I’ve been writing about misinformation that poses as legitimate news for years, and I recently published a book on the subject, but it doesn’t directly affect me personally every day. Today, however, it has in a big way.
Right now, there are dozens of people discussing my financial well being on my own fan page, spamming links to a website called Popularbio.com. The site has a page dedicated to my net worth, claiming, among other things, that I’m wroth between $1 million and $5 million. This claim is absolutely false.
The person who initially posted the screenshot on one of my threads implied that my arguments were hypocritical, considering my immense wealth.
I explained that it wasn’t true, but that didn’t stop people from claiming that I was lying or being “political” in my response. I decided to investigate further.
As it turns out, the screenshot the individual posted conveniently cropped out that the page stated the stated net worth was “not verified.” Other than that, however, the site appeared to be credible. For instance, it accurately portrays my birthdate, my profession, my birth sign, my birthplace, and a number of other details. In The Curious Person’s Guide to Fighting Fake News, I explain that the most effective propaganda operations will likely contain “at least some truthful reporting.”
“If you’re wondering what I mean by that, then think about it from a psychological perspective. Assuming you want to mislead the largest number of people, would it make more sense to spread only lies, or to publish a number of claims ranging from true to mostly false? Believe it or not, it always helps a lie to sprinkle in at least a grain of truth,” the book says.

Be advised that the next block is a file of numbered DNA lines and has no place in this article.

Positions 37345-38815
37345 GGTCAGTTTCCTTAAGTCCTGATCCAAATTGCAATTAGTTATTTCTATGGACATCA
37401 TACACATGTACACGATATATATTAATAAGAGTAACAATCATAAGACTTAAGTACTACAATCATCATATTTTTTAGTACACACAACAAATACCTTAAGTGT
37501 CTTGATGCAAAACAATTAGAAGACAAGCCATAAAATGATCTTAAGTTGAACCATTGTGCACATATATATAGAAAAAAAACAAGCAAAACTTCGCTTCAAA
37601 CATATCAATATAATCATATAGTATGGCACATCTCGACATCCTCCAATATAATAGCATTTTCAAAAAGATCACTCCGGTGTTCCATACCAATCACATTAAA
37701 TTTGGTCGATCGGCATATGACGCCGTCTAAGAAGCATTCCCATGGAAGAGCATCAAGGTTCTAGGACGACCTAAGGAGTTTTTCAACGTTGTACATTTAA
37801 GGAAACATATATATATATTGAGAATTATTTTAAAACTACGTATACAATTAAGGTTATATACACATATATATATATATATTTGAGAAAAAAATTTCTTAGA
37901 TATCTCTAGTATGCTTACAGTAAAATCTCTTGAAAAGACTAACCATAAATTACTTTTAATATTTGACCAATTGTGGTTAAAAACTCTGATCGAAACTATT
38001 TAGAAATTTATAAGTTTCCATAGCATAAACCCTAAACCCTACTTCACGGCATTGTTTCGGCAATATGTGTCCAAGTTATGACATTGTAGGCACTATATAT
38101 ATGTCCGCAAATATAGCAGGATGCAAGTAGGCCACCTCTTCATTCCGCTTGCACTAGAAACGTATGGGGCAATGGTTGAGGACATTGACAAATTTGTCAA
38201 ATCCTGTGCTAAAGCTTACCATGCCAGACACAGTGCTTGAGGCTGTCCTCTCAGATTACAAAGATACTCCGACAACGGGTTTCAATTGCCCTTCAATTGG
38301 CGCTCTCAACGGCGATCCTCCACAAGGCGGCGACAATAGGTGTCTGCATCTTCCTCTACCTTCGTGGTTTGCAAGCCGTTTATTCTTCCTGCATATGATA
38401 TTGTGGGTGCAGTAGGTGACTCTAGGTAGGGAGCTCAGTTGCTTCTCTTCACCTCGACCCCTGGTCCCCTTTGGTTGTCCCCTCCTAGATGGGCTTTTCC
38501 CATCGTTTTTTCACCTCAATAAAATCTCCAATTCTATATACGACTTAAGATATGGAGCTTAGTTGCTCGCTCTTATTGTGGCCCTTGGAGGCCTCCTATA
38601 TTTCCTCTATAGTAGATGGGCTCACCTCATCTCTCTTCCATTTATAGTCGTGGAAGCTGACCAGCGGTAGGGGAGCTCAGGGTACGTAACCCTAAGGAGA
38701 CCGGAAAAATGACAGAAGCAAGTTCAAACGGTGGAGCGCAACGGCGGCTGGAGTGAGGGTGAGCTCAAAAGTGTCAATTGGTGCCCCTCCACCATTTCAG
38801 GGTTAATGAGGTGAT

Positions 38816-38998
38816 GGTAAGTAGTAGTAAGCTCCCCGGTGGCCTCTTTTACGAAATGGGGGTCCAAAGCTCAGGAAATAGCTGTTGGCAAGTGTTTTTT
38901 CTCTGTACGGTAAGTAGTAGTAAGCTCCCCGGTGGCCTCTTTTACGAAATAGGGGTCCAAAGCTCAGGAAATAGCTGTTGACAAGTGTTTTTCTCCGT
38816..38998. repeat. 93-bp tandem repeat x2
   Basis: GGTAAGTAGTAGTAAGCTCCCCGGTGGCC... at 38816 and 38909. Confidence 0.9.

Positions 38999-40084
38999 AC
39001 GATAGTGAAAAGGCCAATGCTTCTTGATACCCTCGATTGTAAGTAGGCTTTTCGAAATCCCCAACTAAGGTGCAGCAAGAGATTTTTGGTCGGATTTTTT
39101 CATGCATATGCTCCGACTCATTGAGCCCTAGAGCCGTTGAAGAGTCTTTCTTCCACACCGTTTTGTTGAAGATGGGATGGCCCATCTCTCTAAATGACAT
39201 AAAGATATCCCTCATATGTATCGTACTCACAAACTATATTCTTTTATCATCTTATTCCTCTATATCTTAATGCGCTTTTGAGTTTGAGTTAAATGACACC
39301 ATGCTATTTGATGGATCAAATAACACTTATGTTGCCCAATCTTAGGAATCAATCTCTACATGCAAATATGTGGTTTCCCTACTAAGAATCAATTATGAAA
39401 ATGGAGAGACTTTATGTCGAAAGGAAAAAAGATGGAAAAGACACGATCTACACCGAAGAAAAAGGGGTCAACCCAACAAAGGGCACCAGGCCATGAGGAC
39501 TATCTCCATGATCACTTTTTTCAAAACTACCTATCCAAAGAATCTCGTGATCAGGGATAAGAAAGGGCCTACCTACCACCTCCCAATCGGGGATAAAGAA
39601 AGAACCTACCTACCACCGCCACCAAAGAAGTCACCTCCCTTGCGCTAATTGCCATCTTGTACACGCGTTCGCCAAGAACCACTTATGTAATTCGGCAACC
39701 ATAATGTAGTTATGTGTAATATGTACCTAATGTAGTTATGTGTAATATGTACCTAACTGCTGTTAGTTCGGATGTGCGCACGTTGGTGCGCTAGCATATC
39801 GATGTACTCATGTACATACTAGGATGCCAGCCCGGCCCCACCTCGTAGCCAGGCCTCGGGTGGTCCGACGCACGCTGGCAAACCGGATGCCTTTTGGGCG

This is what the site has done. It uses my accurate biographical data and photo, but the net worth estimate appears to be generated from thin air. It cites “Wikipedia, Forbes, IMDb & Various Online resources” for that, yet I could find no evidence that any of those sites contain any info about my net worth.
Still, despite the fact that this estimate is nowhere near accurate, and despite my clear and concise refutations, people continue to believe the false information. Some have guessed that I could have been given money from John McAfee, famous for starting a software company and infamous for being accused of killing someone, but this, too, is fake news. Not only am I not related to him, but I’ve never spoken with him.
This site was filled with red flags that I warn about in the book, and my wife and I both refuted its content in the comments, yet there are people who right now believe that I am a multi-millionaire who is pretending to be something that I’m not. Although some of the commenters eventually deleted their comments, including the person who posted the original screenshot, some of them won’t be satisfied that it’s false, absent perhaps me posting personal information or bank statements. Even then, they might claim it’s manufactured.
So, the moral of the story is: don’t believe everything you read online.
Yours in Reason,